In my previous blog, Virtual Reality- Fad or Fixture, I defined three new immersive technologies, Virtual Reality (VR), Augmented Reality (AR) and 360º Video. Now let’s take a look at how these new technologies are being and will be used.
Augmented Reality Applications
Augmented reality burst into the mainstream for consumers with the release of Pokémon Go, or perhaps the classic Ikea furniture app, but there are so many other uses for this technology (like this handy tattoo simulator). Overlaying information onto the real world unleashes advertising and marketing opportunities. Imagine walking down the street wearing AR glasses and seeing billboards come to life. You can receive virtual coupons from retailers. You could virtually try on clothes. Read detailed nutritional information about the food you are holding in the grocery store. You can go sightseeing and learn history with AR as your tour guide.
There are workplace applications for factory and warehouse personnel, building contractors, architects and interior designers, or any person engaged in maintenance and repair work. Think of an auto mechanic with a schematic of an engine projected right in front of him as he works.
Picture a world where a doctor could diagnose and treat patients, assist or even perform surgery from a thousand miles away.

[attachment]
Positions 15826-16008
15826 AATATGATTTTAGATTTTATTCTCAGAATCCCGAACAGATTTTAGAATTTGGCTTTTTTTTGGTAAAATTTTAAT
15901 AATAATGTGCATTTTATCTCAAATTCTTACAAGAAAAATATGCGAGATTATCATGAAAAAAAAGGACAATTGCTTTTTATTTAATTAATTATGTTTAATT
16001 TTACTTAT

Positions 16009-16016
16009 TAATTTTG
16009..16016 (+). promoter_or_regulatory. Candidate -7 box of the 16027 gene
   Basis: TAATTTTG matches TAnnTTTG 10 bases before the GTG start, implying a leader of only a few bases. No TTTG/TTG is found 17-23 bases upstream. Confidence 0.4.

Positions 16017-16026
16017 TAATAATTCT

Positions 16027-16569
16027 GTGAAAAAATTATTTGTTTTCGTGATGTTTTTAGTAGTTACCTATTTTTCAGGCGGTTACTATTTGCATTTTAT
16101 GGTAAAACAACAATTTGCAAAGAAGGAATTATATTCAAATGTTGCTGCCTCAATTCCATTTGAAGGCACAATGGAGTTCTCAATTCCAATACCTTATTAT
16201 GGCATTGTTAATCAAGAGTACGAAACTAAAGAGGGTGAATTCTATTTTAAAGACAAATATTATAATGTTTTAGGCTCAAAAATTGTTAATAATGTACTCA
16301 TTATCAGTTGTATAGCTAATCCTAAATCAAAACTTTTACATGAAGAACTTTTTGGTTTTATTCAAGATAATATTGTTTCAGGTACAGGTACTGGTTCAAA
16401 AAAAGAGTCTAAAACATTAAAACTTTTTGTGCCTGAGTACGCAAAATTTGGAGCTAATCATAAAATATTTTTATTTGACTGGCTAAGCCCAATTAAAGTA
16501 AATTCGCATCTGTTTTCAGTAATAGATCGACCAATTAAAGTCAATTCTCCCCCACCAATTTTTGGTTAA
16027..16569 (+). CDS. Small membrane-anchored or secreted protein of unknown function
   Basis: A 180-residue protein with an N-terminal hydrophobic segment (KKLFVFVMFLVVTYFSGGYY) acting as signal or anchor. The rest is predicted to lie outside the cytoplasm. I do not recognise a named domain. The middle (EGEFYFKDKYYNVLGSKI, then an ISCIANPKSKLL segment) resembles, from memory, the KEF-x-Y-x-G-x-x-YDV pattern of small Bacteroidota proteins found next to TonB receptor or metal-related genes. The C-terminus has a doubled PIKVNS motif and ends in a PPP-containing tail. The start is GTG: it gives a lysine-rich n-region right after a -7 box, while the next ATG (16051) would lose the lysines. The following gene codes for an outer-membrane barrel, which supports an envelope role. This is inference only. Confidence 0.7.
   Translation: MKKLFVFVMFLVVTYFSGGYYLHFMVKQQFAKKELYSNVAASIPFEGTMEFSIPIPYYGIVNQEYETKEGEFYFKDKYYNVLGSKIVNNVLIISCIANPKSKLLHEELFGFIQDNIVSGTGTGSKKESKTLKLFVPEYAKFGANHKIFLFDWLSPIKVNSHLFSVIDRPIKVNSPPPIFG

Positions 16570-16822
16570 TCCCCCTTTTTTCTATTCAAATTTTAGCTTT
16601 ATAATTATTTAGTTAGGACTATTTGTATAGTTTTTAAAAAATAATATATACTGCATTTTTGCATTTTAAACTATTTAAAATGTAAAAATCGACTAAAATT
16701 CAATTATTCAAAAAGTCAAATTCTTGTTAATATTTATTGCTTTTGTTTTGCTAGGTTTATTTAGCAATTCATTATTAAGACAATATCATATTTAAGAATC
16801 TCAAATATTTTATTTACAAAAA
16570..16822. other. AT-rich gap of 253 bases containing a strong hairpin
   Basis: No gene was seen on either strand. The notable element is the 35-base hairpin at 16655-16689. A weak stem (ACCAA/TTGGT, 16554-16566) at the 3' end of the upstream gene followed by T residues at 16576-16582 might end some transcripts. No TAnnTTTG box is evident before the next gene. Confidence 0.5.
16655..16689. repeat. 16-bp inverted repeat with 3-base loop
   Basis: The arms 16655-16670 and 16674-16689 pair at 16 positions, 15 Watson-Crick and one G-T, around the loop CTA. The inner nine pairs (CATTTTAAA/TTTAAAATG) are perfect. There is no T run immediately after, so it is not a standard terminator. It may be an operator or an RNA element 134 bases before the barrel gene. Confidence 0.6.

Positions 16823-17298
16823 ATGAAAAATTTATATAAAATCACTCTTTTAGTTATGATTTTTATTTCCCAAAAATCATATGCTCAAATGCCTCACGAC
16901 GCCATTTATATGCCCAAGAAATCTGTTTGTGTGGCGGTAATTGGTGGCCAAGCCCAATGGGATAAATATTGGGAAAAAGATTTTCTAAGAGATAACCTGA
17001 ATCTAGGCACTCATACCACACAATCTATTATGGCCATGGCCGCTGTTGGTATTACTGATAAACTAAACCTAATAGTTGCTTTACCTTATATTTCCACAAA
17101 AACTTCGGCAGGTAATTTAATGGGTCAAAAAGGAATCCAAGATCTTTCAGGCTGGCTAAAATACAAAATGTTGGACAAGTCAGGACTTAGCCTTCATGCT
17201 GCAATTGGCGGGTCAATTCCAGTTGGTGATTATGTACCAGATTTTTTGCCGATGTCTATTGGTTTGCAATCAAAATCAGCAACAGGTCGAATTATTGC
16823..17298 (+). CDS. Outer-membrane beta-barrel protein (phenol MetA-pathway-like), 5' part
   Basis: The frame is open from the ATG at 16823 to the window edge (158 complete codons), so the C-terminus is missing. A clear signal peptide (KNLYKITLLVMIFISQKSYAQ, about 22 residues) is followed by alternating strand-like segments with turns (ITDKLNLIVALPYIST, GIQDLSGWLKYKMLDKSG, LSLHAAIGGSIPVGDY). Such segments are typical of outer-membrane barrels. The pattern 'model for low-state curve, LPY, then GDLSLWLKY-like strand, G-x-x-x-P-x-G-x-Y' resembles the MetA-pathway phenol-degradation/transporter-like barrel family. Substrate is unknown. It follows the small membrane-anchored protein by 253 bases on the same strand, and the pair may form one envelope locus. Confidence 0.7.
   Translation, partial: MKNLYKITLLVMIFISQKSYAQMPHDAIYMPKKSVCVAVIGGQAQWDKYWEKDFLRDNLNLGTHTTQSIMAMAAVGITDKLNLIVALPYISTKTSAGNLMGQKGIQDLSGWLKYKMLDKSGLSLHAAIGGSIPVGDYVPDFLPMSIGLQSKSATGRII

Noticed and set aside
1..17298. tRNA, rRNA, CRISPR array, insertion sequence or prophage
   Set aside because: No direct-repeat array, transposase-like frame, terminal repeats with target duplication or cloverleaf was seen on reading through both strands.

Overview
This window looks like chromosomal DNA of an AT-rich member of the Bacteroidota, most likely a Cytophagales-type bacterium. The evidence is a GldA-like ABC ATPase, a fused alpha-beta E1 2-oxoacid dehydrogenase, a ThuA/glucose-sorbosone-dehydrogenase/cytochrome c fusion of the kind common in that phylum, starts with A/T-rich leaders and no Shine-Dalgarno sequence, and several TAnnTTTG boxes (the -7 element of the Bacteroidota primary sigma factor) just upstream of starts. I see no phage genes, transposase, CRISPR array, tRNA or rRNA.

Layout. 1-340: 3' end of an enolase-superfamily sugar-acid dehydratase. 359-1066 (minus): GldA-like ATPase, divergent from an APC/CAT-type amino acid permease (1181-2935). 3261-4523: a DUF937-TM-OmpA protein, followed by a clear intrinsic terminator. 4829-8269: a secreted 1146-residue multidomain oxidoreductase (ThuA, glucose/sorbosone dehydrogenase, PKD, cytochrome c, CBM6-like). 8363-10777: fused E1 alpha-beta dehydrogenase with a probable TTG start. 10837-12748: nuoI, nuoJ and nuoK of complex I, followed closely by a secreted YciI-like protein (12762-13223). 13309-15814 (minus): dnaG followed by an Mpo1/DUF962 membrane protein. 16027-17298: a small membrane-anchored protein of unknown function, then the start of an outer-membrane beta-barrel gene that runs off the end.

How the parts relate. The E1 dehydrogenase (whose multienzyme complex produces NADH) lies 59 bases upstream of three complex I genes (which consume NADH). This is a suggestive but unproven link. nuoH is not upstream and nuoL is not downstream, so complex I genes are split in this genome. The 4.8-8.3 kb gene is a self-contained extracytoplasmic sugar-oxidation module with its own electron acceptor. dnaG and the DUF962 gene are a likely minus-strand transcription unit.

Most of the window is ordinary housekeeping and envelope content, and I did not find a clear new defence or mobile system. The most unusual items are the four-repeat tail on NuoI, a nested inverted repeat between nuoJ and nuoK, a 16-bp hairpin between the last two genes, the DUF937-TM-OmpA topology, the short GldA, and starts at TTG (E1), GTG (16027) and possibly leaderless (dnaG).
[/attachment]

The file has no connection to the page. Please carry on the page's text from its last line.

The way we experience social media and real-world social interaction is also likely to transform. The way we watch sports, in-person or broadcast, may never be the same and the possibilities for interactive entertainment projected into the real world are as unlimited as our imaginations.
Virtual Reality Applications
But think of the potential for training and education. Using VR simulations, tasks that are expensive, dangerous or difficult become easier to teach in the physical world. A potential home buyer can walk around a virtual house before it’s built. You could enjoy the greatest pieces of art in the greatest museums in the world without leaving your living room.
In the realm of 360º video, there are huge possibilities in many areas. You could attend a live event like a concert or a baseball game and it would almost as good as being there.
You could explore other cities, countries, continents, remote parts of the world, or even space.
The implications for journalism and documentary filmmaking are astounding. Wherever an important event may be happening in the world, a 360º camera will put far-away viewers right in the middle of the action. You might even ride along with the world’s greatest storm chaser!
So yes, all these killer apps are going to change the world, but what about the story? There are challenges to be overcome when creating content for AR/VR/360, but I’m saving that for my next blog. Stay tuned for part three!
About the author:
Jeff Maslouski is Quicksilver’s Manager of Post Production. For over 16 years, he has worked with clients to bring their idea to life.